On my final day in Everglades National Park, I went over to Royal Palm (the original nucleus of the national park) because I wanted to walk along the Anhinga Trail. This turned out to be one of the highlights of my entire trip, and I strongly recommend it. The “Trail” itself, is a wood plank construction on stilts above the wetland, so you don’t even need to get grubby, and the variety of plants and animals is truly amazing. I’m no expert, but I think the flower is Everglades Morning Glory (Ipomoea sagittara)
I saw this along the Anhinga trail at Royal Palm in the Everglade National Park. I think it’s pickerel weed (Pontederia cordata).
This looks like a great place to hide out along the Anhinga trail at Royal Palm in Everglades National Park, if you’re a duck (or an anhinga, or a cormorant, or swamp hen, or alligator).
These plants are along the Anhinga trail at Royal Palm in Everglades National Park. They remind me of bird of paradise, but they’re definitely not that. If you can help me out with an identification, I’ll give you an acknowledgement and be eternally grateful.
This fishing bird lives along the Anhinga Trail at Royal Palm in Everglades National Park. Cormorants are similar to, but lighter colored than anhingas, have a distinctive hooked beak, and can be found in both brackish and fresh water.
This is an American Black Vulture (Coragyps atratus). It’s seen along the Anhinga trail at Royal Palm in Everglades National Park. It’s a carrion eater, but has also been implicated in recent automobile damage incidents at Royal Palm, to the extent that the National Park Service offers tarpaulins to visitors so they can protect their cars. It seems the vultures like to damage rubber in window seals and wiper blades for reasons that are being investigated, but are still mysterious.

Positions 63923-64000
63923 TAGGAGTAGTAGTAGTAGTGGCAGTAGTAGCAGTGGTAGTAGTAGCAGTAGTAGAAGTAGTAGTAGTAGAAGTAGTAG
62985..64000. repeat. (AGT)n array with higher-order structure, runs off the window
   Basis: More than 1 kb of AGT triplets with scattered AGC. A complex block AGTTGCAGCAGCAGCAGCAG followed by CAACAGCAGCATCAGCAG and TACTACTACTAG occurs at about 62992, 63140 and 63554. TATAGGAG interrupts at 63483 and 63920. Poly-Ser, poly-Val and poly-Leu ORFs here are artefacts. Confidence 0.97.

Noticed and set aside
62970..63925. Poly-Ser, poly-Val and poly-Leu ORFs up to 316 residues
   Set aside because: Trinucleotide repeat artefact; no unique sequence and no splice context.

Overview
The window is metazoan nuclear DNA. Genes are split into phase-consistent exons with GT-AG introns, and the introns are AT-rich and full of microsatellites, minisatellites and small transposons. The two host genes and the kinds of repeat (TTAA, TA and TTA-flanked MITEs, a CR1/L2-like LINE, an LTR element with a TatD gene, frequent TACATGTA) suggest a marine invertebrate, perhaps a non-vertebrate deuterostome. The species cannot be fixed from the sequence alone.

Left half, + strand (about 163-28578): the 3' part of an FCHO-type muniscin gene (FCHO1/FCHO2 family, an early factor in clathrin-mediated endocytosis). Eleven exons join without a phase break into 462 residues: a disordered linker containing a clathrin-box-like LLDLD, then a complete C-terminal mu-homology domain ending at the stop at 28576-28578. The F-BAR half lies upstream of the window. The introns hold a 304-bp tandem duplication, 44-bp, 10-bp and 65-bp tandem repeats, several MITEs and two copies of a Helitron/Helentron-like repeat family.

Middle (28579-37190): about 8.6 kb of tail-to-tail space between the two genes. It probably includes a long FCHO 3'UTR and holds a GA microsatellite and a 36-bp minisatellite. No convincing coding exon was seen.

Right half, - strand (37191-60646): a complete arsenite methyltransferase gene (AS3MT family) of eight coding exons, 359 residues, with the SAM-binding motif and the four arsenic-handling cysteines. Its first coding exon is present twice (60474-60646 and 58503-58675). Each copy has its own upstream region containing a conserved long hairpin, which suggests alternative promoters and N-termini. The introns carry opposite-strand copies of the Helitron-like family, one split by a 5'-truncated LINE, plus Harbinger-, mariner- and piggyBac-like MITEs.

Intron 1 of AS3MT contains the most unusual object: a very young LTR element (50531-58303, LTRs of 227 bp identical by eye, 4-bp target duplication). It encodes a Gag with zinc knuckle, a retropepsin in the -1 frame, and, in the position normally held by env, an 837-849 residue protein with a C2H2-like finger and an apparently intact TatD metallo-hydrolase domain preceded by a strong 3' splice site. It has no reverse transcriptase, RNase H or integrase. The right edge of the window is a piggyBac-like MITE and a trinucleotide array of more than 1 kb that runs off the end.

This is the namesake for the Anhinga trail at Royal Palm in the Everglades National Park. It is a fish eater, and is similar to the cormorant, but cormorants are lighter and have a hooked beak. According to one of the rangers in the park, anhingas prefer fresh water, and stab fish with that pointed beak, then toss them into the air and swallow them on the way back down.
This is an American Purple Gallinule (Porphyrio martinicus) or swamp hen, along the Anhinga trail at Royal Palm in Everglades National Park. Those huge yellow feet spread its weight wide enough that it can actually walk on lilly pads while feeding.
This is a swamp lily (Crinum americanum) along the Anhinga Trail at Royal Palm in Everglades National Park.
I’m pretty sure this is pitted stripeseed (Piriqueta cistoides). It was growing along the Anhinga trail at Royal Palm in Everglades National Park.
This, of course, is the American alligator (Alligator mississippiensis). He’s lonely, and he’s just looking for a dinner companion along the Anhinga trail at Royal Palm in Everglades National Park.
I certainly found summer in the Everglades. Now I need to find a shower and some air conditioning. Thanks for coming along. I hope you had as much fun looking at my images as I did making them. Please let me know if I’ve gotten something wrong so I can fix it. Comments, criticisms, and of course, accolades are always welcome!